The Mountain Goats: Golden Boy
This is one of those songs that inexplicably has grabbed me. If you are not a Mountain Goats fan, please listen to it, and maybe it will grab you, too. Apparently, though, if you are a Mountain Goats fan, “Golden Boy” is considered the “Free Bird” of their prodigious body of work. It is a song about peanuts, and the entire moral structure of society. Both of which are important.
The Mountain Goats started in the early 1990’s as a solo project of John Darnielle, one of the more interesting and productive songwriters around. Much of their/his early work was aggressively low-fidelity—recorded on a boom box with awful sound. Yet, the quality of the songs, and their quirky, yet deep lyrics, based on Darnielle’s twisted view of the world led to a significant cult following. More recently, The Mountain Goats have become a real band, and they have abandoned their lo-fi sound for more conventional production, although their songs continue to be anything but conventional.
“Golden Boy” originally appeared on an EP released in 1998 called Object Lessons: Songs About Products, which included 5 songs by 5 bands (4 of which I have never heard of) about products, including “Grenadine” and “Honeywell Round Thermostat.” It was later included on a Mountain Goats compilation album, Ghana.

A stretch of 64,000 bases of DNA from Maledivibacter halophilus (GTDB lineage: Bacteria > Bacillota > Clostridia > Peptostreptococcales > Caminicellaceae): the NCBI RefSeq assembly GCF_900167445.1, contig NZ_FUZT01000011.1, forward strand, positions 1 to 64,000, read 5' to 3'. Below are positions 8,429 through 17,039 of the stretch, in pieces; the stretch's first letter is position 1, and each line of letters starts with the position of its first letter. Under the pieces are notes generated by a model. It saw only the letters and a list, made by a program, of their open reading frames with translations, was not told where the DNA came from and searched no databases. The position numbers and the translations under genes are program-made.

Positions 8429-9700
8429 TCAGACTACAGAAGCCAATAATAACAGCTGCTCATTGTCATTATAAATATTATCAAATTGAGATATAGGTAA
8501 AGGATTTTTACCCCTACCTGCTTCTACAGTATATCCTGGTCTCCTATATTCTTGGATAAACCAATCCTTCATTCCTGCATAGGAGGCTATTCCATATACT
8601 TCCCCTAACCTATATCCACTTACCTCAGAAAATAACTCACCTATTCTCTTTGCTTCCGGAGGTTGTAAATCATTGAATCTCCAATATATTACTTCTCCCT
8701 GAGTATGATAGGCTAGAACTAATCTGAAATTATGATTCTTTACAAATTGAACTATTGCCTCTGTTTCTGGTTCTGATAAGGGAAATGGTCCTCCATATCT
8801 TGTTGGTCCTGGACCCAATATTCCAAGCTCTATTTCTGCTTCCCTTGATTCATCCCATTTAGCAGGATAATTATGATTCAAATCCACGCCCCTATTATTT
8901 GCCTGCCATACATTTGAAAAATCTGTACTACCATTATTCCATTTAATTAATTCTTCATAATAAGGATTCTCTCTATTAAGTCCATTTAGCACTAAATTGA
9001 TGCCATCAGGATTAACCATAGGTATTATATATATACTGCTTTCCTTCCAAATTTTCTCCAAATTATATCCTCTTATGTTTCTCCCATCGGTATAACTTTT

The track starts with what appears to be Darnielle telling “Paul” (presumably Paul Lukas, who was behind the Object Lessons EP) that he believes that this take is better than the one he was about to send, because “I have my boots on, which always guarantees a good showing.”
The song then begins with an exhortation to live a good life, and to follow the Golden Rule (do unto others….). This is generally good advice, but in the song, Darnielle does not suggest the moral course because it is the right thing to do, or for a general shot at eternal paradise. No, according to Mr. Darnielle, one should live a good life, specifically so that
When you die
You’ll find Golden Boy Peanuts
Waiting in the afterlife for you
These must be some damn good peanuts.
Further, Darnielle warns about the horrible alternative—
There are no pan-Asian supermarkets down in hell
So you can't buy Golden Boy Peanuts
Clearly, the traditional fire and brimstone, ceaseless pain and suffering, etc. are nothing, when compared to spending eternity without a specific brand of Singaporean peanuts, distinguished by a
Drawing of the young Chinese farmer
The eastern sun behind him smiling at you.
I can’t really explain the charm of this song, but as someone who finds pretty much anything about religion to be ridiculous, maybe the idea that the reason to live justly is to assure an eternal supply of a particular brand of snack just amuses me.